In any prosecution under this section, it is a defense that a private investigator licensed under Chapter 43-30 or a peace officer licensed under Chapter 12-63 was acting within the scope of employment.

A first offense is a Class A misdemeanor; the penalty jumps to a Class C felony if it is a second offense, if the stalking violates a protection order, or if the stalker has been convicted of certain other crimes in another state involving the same victims.

The key factor in stalking is the exercise of control and power - actual or perceived - over another individual or group. The variation in stalking behavior ranges from hang-up phone calls to more divert threats toward a victim. Behaviors that escalate overtime increase the probability of injury to the vitim.

Being watched or followed
Threatening phone calls or hang-ups
Unwanted love notes
Vandalism to personal property
Hate mail - fax, mail, email
Unwanted gifts
Going to vitims home or place of employment
Computer (Internet/Email)

Stalking victims need to recognize that their victimization is not their fault. Stalking is a crime which can occur anywhere, to anyone, regardless of their socio-economic status or whom they associate with.

Victims of stalking can include individuals who are in imminent danger emotionally and physically. It is important to become familiar with the anti stalking law's with in your state. Information regarding resources and procedural precautions should be allocated in order to gain protection and assistance.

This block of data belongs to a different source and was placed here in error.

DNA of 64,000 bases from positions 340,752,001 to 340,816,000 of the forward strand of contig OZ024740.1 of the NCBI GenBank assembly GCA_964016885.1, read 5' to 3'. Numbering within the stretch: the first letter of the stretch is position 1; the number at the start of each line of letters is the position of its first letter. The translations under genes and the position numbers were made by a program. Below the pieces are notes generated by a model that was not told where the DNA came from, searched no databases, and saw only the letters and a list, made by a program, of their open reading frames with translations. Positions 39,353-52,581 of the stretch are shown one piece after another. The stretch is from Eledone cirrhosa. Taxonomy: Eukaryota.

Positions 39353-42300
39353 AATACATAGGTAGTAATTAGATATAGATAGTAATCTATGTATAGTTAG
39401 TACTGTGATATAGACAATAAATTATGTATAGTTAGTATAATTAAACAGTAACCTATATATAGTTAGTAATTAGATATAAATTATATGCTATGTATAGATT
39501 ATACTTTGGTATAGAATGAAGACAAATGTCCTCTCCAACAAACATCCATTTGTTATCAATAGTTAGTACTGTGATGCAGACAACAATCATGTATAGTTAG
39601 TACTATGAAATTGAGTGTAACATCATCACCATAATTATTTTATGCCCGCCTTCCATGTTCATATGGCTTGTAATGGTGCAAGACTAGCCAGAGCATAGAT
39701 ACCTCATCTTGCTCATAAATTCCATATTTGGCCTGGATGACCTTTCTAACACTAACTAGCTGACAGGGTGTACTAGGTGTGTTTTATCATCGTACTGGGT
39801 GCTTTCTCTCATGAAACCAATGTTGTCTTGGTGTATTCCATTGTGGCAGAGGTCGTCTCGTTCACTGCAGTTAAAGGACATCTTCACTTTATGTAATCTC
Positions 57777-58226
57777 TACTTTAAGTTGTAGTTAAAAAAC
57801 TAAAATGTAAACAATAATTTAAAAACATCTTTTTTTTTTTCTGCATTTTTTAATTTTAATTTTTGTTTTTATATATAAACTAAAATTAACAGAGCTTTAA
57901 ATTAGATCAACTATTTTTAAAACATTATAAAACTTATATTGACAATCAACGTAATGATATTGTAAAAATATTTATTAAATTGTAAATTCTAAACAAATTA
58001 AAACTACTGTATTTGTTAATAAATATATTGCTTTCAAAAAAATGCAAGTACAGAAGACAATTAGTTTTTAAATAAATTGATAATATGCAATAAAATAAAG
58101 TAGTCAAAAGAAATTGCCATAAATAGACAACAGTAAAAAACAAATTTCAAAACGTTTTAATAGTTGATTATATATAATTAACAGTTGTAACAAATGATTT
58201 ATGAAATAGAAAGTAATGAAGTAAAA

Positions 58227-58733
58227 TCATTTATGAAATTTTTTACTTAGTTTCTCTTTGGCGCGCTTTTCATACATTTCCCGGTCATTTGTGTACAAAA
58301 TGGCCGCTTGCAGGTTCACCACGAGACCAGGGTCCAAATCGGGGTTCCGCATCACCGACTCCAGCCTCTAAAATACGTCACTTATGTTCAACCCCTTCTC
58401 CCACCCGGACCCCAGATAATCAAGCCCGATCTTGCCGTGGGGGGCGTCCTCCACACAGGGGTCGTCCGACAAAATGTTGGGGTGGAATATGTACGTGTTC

Seek a safe place!!! Safety for victims of stalkers can be found:

Domestic Violence Shelters
Police Departments - 911
Public areas - stalkers may be less inclined toward violence or creating a disturbance in public places.
Friends/Family - only if the location is unknown

Try to avoid all personal contact.
Don't allow personal information to be released.
Remove identification.
Get a P.O. Box
Get a new driver's license.
Inform people.
Tell people at work.
Screen mail.
Be aware.
Secure your property.
Get Support.
Get Help.
Obtain a Disorderly Conduct Restraining Order*

*This order is a type of protective order intended to address stalking, disorderly conduct, and other types of unwanted behavior not covered by a domestic violence protection order, including "intrusive or unwanted acts, words, or gestures that are intended to adversely affect the safety, security, or privacy of another person" (12.1-13.2-01, NDCC) Applications for a Disorderly Conduct Restraining Order can be done without an attorney and there may be no filing fee if domestic violence is involved. Contact your local State's Attorney's Office for paperwork and assistance in the State of North Dakota.

This information was gethered from the "Stalking" Brochure published by the Placer Women's Center, Inc. Auburn, CA. The Brochure was printed with the permission of the Placer Women's Center, Inc. by the North Dakota Council on Abused Women's Services.
Other information gathered from: NORTH DAKOTA CENTURY CODE